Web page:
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Waubonsie Valley duo teams up with Chicago Red Stars

Vanessa DiBernardo let out a loud burst of laughter.

The Chicago Red Stars captain first met fellow Waubonsie Valley graduate Sarah Griffith six months earlier, when Griffith reported to training camp after being drafted out of Purdue.

“From our high school coach (Julie Bergstrom), I always knew of her, but we never met until we started playing here together,” DiBernardo said. “I knew she was from Waubonsie and I’d heard a lot about her, so I’m excited to have someone from home and get to play with her.”

Griffith, 23, who is seven years younger than DiBernardo, also was eager to meet DiBernardo.

“The first conversation I was like, ‘Hey, you played with ‘Berg,’ right? ‘Berg’ would always talk to me about you and show me your film,’” Griffith recalled. “Then I started playing.”

But Griffth left something out. DiBernardo, 30, didn’t find out Griffith had been a ball girl at all of DiBernardo’s home games at Waubonsie until informed by a reporter, prompting the laughter.

“No, I didn’t know that,” DiBernardo said. “That’s a pretty cool story.”

Griffith’s transition from fan girl to teammate has been pretty cool too. The rookie forward has quickly made an impact while meshing with DiBernardo.

“It’s been a dream,” Griffith said. “This is what I’ve always wanted to do.

“I’m taking things day by day. The IQ that everyone here has for the game and what they see is so much more advanced than anything I’ve ever played in.”

DiBernardo, who led Waubonsie to three state championships before playing at Illinois, and Griffith have much in common. Both starred at Big Ten programs before being drafted by the Red Stars. Both cracked the starting lineup as rookies.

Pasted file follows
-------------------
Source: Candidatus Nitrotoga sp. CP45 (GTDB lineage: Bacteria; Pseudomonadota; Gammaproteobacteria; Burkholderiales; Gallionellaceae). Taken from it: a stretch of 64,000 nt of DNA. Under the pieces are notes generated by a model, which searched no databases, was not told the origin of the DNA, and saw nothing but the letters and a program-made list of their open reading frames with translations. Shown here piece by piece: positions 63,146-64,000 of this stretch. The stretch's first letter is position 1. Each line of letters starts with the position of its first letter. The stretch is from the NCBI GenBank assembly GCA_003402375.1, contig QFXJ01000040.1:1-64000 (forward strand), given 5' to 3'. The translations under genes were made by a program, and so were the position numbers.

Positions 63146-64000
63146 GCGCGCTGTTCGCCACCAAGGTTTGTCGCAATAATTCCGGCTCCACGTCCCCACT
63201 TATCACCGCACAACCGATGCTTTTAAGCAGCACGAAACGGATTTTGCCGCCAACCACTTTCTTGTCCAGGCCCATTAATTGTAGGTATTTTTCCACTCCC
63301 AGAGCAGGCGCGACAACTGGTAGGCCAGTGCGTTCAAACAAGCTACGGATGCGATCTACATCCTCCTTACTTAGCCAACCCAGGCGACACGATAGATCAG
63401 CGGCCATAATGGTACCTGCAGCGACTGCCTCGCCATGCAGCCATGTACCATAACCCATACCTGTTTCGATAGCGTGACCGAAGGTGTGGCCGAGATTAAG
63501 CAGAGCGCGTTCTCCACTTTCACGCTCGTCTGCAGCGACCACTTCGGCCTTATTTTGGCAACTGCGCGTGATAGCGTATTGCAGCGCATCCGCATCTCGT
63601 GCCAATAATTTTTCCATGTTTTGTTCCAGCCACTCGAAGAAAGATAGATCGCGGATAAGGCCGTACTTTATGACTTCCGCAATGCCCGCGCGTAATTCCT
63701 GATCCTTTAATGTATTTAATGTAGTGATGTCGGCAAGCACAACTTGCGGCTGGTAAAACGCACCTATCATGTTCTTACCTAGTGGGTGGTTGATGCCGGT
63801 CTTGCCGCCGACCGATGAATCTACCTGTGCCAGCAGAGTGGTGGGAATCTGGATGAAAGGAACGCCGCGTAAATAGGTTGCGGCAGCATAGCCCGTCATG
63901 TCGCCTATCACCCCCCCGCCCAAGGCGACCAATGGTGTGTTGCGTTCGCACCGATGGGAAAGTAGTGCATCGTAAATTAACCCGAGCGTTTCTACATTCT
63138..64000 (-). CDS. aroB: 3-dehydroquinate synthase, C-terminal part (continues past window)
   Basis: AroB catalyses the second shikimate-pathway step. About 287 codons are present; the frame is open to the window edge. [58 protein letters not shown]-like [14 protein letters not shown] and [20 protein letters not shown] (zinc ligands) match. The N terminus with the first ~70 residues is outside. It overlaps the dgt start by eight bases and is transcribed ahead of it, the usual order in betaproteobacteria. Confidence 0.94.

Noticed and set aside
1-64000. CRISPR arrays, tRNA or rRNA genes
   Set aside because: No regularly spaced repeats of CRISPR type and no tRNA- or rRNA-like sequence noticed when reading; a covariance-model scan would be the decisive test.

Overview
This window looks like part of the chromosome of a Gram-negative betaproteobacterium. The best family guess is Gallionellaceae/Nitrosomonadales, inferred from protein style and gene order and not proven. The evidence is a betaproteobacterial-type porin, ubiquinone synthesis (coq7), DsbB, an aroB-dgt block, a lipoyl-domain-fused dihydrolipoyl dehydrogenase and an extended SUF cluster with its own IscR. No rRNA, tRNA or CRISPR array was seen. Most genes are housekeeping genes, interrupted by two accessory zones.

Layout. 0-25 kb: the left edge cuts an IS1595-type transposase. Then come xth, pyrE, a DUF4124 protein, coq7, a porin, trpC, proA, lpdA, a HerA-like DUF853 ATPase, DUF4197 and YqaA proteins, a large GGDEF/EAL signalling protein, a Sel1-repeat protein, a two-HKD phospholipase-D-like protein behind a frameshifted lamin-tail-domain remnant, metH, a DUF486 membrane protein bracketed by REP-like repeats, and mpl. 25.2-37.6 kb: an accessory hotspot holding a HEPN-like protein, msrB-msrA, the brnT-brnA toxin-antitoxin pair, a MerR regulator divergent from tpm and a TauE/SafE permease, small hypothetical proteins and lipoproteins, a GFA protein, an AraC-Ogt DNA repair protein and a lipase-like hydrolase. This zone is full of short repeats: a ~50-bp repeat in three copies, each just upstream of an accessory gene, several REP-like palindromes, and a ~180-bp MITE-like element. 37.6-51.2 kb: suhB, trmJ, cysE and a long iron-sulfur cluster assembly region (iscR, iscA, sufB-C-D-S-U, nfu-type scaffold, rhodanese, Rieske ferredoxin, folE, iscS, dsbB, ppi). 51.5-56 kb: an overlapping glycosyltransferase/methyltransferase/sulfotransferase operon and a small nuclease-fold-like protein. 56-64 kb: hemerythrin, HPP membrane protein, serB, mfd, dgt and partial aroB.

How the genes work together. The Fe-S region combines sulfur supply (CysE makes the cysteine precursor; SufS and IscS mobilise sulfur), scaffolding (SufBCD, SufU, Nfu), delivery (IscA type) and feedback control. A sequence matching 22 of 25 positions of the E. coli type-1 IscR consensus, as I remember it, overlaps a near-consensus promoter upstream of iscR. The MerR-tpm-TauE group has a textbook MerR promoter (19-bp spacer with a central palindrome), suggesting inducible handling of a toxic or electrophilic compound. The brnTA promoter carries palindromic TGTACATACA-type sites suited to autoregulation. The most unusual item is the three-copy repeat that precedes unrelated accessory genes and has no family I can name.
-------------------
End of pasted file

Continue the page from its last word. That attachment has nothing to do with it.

Griffith appeared in 11 of the Red Stars’ first 13 games, including five starts, and has impressed first-year coach Chris Petrucelli.

“Sarah has had a very good season so far,” Petrucelli said on July 10 after Chicago’s 2-2 tie with North Carolina at SeatGeek Stadium in Bridgeview. “She had a rough game last week and the response was fantastic.

“She was great in training, put her head down and went to work, trusted in her talent, and you saw the result. I thought she was very, very good.”

On May 22 in Orlando, Griffith scored her first professional goal on a header off an assist from DiBernardo. She tallied her second goal in dramatic fashion against North Carolina, taking a lead pass from DiBernardo and chipping a shot over the goalkeeper in the first minute of stoppage time.

The Red Stars then scored off a corner kick on the final play of the game to salvage the tie.

Griffith had many supporters in the crowd of 4,098, including most of her former Purdue teammates and coaches as well as her parents and grandparents.

“It was fun,” Griffith said. “We all took pictures on the field. It was a special moment.”

It might not be the last such moment.

“She’s come in and done great,” DiBernardo said. “She has qualities we don’t have, so her role on this team has been to create the attack.

“She gets the ball and she’s able to get in and out of tight spaces. In this league, that’s super important because everyone is so athletic. That’s where she’s finding success.”

Petrucelli was not aware of DiBernardo and Griffith played at the same high school, although he is familiar with Waubonsie, which also produced 1995 World Cup player Debbie Keller.

He’s pleased to see how quickly they have meshed.

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“The two of them together certainly cause problems because they’re both tricky, they both can finish and they both have the ability to get behind people,” Petrucelli said. “Vanessa is a great role model for younger players, so it’s nice to have them together.”

DiBernardo has been preparing Griffith for the grind of the NWSL season.

“It’s a long season, and that’s a huge difference from college to professional,” DiBernardo said. “You’ll go through ups and downs. That’s completely normal.

“As long as you are able to ride those waves and have the confidence while you do that, you’ll be successful. She’s doing that.”

Griffith already is settling in.

“It’s exciting to see how much I have to learn and how much I can develop by learning those things,” Griffith said. “I feel I’m in a good spot and ready for whatever comes.”

Matt Le Cren is a freelance reporter for the Naperville Sun.

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